‘Terrible Mistake’?

08.13.12

Fareed Zakaria Didn’t Plagiarize!

Journalist Fareed Zakaria apologized for ‘the terrible mistake’ of lifting portions of another writer’s work about gun control. But wait, writes Edward Jay Epstein, he’s not guilty.

 Whatever other journalistic transgressions he may have committed in his April 20, column in Time titled "The Case for Gun Control," he did not commit plagiarism. Plagiarism, from the Latin word plagiaries, or  kidnapper, is an academic—and not legal—crime. It is defined in Webster's New Collegiate Dictionary as “to steal and pass off (the ideas or words of another) as one's own.” And to “use (another's production) without crediting the source.”

Yes, Zakaria used the idea of another person, Prof. Adam Winkler, that gun control has coexisted with gun rights since the birth of America. This idea is the core of his 2011 book, Gunfight: The Battle Over the Right to Bear Arms in America.

But no, by no stretch of the imagination did Zakaria pass Winkler’s idea off as his own. He fully credits him as the source of the idea, stating in his opening sentence: “Adam Winkler, a professor of constitutional law at UCLA, documents the actual history in Gunfight: The Battle Over the Right to Bear Arms in America. So he’s borrowing but not plagiarizing it from Winkler.

The issue arose on the Internet because Zakaria was not the only user of Winkler’s idea. In the New Yorker in April, Jill Lepore also used the same idea from Winkler that “firearms have been regulated in the United States from the start." She also credits him and his book as the ultimate source. So did others. According to my Google search of “Adam Winkler” and “regulation,” writers in scores of publications and blogs, often in very similar words, repeated this idea since October 2011. While all these writers credit Winkler’s book, as they should, none of them, including Lepore and Zakaria, cite any prior publication that also reported the idea. (If they had attempted to do so, their editors would have likely cut it out on the grounds that the actual source, Winkler, is provided.)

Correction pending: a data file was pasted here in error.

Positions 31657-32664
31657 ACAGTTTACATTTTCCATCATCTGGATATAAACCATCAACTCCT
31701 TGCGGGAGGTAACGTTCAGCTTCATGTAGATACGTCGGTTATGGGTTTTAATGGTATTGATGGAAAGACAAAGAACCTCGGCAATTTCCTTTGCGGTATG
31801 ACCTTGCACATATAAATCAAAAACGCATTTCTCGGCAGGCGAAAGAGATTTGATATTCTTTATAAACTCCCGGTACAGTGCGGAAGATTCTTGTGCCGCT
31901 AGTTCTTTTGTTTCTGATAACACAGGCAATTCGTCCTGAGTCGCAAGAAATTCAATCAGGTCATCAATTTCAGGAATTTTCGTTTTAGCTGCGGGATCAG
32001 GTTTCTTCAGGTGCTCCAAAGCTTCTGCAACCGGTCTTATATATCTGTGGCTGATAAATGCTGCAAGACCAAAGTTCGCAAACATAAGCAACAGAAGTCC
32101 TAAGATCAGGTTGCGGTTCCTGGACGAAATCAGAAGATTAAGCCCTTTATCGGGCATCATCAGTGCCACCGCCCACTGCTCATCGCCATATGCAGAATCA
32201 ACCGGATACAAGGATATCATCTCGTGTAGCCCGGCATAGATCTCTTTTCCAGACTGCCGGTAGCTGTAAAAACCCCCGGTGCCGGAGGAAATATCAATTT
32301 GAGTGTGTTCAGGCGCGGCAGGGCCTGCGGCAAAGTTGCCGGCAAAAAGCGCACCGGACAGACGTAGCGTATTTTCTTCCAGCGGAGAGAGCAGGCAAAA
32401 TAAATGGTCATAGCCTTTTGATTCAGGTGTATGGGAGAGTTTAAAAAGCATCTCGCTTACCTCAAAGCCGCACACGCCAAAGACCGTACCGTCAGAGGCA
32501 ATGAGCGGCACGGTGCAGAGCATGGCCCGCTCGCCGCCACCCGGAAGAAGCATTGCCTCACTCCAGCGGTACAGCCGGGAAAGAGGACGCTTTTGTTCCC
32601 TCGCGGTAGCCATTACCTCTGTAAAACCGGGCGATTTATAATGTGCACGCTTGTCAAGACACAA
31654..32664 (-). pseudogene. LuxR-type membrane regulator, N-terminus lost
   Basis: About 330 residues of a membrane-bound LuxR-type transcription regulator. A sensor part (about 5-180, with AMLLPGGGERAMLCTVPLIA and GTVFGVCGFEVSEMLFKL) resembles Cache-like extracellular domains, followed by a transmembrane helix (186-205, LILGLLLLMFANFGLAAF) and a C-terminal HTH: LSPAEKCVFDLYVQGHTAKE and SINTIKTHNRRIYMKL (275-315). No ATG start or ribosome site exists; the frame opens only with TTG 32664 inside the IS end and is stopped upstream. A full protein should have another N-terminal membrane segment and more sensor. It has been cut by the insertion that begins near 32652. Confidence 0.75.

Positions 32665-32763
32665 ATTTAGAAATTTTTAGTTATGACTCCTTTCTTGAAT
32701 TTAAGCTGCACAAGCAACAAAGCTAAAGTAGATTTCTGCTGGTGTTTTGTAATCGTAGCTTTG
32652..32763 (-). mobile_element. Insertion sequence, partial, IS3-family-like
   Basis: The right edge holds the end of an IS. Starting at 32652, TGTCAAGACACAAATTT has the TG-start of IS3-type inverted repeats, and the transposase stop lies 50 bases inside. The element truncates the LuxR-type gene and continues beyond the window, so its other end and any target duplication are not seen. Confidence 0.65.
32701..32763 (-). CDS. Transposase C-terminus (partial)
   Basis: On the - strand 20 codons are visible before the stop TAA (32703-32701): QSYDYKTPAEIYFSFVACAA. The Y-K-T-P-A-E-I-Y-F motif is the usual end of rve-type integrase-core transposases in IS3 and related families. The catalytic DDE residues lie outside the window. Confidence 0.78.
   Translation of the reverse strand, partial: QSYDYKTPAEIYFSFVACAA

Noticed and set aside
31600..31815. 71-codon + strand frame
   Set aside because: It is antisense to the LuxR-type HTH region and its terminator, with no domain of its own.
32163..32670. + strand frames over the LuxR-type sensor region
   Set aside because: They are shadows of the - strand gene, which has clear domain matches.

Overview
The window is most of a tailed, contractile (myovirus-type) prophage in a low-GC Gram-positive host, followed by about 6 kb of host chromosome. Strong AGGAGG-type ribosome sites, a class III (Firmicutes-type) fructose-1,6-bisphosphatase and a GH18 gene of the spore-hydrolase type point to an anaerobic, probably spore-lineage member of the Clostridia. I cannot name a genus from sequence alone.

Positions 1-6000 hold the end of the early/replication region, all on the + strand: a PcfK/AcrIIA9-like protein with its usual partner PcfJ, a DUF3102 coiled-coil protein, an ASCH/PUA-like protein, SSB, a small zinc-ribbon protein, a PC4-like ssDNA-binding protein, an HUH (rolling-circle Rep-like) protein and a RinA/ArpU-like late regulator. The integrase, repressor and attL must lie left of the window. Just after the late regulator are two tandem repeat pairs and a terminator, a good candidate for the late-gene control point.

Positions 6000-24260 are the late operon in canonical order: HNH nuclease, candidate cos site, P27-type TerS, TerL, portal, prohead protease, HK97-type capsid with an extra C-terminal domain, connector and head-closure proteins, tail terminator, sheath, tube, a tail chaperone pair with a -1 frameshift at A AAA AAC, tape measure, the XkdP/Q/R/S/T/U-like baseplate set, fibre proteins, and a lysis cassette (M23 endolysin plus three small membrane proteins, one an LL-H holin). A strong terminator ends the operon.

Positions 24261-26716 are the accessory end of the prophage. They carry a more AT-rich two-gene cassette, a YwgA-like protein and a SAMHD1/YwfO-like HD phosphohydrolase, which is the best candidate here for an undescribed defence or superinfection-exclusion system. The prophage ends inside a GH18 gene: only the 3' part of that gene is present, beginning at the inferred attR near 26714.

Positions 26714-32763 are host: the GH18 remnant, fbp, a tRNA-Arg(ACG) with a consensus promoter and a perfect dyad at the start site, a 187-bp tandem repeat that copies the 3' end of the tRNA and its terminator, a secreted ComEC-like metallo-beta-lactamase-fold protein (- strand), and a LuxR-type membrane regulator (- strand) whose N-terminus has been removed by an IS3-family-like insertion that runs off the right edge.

By not changing enough words, he provided the “gotcha” bait for the feeding frenzy of bloggers out for his blood.

Zakaria’s crime was not plagiarism. He embarrassed his employer, Time, by not sufficiently juggling the words around or employing the thesaurus to camouflage the sorry fact that instead of going to the ultimate source, the book Gunfight, he (or his assistants) used the electronic clip file. By not changing enough words, he provided the “gotcha” bait for the feeding frenzy of bloggers out for his blood. And for this embarrassment, he had to give an abject apology. But unless Time or CNN provide examples in which he took ideas from others that he did not credit to them, I submit that he is not guilty of plagiarism.